“When he had seized him, he put him in prison, handing him over to four squads of soldiers to guard him. Herod planned to bring him out for public trial after the Passover.” (Acts 12:4 NET)

“And when he had apprehended him, he put him in prison, and delivered him to four quaternions of soldiers to keep him; intending after Easter to bring him forth to the people.” (Acts 12:4 KJV)

I recently read an “explanation” from Samuel C. Gipp defending the King James Version’s rendering of pascha as “Easter” instead of “Passover,” clearly committing the anachronistic and historical fallacy.

The fact is the KJV translators mistranslated this term. Luke’s reference to the days of unleavened bread in the previous verse makes it unmistakeably connected to the Jewish passover, not to the pagan festival of Ishtar (Easter), for Herod was familiar with Jewish customs and possessed a political desire to “please the Jews” (v.3). White has some other remarks on this in The King James Only Controversy (pp. 233-4).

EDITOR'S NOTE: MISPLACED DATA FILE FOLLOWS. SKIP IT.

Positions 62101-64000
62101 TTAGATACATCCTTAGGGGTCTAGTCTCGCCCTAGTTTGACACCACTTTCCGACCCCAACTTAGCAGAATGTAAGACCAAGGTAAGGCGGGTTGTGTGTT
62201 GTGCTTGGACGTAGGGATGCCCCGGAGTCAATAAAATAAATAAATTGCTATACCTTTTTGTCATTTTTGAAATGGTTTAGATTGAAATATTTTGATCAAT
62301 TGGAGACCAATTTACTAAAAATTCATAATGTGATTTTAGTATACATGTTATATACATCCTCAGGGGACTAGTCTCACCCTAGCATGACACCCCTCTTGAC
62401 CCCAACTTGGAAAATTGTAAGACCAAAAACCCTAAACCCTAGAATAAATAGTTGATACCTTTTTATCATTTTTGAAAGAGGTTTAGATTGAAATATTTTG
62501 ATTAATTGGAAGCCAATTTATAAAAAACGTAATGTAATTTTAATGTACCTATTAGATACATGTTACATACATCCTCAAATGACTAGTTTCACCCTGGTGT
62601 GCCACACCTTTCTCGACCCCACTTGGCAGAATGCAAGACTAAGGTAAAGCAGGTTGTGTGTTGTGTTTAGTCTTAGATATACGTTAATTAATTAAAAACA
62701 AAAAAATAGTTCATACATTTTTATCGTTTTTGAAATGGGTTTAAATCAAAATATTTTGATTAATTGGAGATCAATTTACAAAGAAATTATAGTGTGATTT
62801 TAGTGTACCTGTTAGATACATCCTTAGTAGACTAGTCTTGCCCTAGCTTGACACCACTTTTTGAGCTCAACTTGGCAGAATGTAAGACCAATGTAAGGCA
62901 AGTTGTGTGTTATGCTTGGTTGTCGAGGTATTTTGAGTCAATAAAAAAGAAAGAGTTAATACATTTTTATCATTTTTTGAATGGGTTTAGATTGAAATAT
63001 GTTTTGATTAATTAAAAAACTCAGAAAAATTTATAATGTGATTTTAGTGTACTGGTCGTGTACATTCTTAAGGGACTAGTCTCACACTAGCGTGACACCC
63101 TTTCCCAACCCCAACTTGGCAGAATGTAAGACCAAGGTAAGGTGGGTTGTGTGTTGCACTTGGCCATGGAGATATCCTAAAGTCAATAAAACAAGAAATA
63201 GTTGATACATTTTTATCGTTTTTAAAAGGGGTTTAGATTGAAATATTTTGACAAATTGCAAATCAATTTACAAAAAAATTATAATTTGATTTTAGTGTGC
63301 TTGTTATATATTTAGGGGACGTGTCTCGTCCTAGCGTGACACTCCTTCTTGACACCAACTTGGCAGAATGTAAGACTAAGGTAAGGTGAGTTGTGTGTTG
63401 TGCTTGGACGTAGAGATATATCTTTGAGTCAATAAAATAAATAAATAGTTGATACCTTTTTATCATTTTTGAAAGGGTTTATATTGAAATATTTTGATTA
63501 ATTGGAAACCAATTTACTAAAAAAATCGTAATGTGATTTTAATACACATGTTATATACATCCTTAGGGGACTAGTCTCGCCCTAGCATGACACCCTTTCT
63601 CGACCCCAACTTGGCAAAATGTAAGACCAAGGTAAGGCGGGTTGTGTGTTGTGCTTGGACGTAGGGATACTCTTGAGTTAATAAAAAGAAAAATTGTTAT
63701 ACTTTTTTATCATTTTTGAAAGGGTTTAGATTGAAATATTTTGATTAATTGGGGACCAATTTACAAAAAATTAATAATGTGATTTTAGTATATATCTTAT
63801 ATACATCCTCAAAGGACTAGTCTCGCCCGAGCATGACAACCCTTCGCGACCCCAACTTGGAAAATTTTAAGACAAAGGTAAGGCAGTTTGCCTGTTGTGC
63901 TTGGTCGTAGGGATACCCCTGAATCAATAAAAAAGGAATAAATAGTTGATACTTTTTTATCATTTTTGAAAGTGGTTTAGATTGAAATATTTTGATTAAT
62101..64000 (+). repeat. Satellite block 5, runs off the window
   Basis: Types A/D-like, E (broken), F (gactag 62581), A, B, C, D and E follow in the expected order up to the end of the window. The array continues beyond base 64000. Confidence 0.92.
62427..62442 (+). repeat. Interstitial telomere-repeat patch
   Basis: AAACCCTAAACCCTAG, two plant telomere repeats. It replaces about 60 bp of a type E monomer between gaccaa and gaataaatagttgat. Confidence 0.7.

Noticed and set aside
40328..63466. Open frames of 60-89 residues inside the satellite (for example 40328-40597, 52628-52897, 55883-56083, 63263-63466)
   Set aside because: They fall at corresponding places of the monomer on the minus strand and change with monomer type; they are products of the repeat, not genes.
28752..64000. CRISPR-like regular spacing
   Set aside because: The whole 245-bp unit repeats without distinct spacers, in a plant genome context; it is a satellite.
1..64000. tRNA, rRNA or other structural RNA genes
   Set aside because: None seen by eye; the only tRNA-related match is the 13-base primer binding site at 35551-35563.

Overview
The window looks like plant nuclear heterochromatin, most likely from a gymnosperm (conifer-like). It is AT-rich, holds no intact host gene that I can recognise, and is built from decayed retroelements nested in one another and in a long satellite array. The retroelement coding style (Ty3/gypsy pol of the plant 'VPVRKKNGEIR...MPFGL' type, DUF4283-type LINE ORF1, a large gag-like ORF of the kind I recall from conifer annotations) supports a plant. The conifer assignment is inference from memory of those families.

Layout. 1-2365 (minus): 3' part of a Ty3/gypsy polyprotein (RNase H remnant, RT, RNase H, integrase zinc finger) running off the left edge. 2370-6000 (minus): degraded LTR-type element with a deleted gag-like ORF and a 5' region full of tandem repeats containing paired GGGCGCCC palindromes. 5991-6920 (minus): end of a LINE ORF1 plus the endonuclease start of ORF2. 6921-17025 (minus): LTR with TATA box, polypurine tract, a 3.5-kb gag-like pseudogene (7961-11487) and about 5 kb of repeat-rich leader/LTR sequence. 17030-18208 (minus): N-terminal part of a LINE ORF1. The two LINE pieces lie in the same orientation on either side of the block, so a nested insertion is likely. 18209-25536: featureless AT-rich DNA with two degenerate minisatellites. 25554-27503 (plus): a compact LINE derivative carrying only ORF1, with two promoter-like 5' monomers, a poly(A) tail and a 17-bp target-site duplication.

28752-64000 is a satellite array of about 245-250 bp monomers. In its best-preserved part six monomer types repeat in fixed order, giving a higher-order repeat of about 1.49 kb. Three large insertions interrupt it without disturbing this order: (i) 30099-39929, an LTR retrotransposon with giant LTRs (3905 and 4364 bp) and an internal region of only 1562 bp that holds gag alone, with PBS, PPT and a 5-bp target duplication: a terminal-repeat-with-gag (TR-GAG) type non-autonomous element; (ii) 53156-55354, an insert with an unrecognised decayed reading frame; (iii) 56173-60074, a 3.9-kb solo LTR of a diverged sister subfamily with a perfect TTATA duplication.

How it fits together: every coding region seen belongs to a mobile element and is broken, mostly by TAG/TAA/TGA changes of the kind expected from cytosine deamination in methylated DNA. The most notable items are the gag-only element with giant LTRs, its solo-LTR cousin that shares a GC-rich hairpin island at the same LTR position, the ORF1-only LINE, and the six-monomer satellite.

It is a lamentable sight to see such men defend an early 17th century English Anglican version of the Bible as inerrant. It is not a perfect translation, nor will there ever be one. God has indeed preserved his Word in the multiplicity of manuscripts, not in a single English translation. (Butler gives us his anecdote with G.A. Riplinger..)

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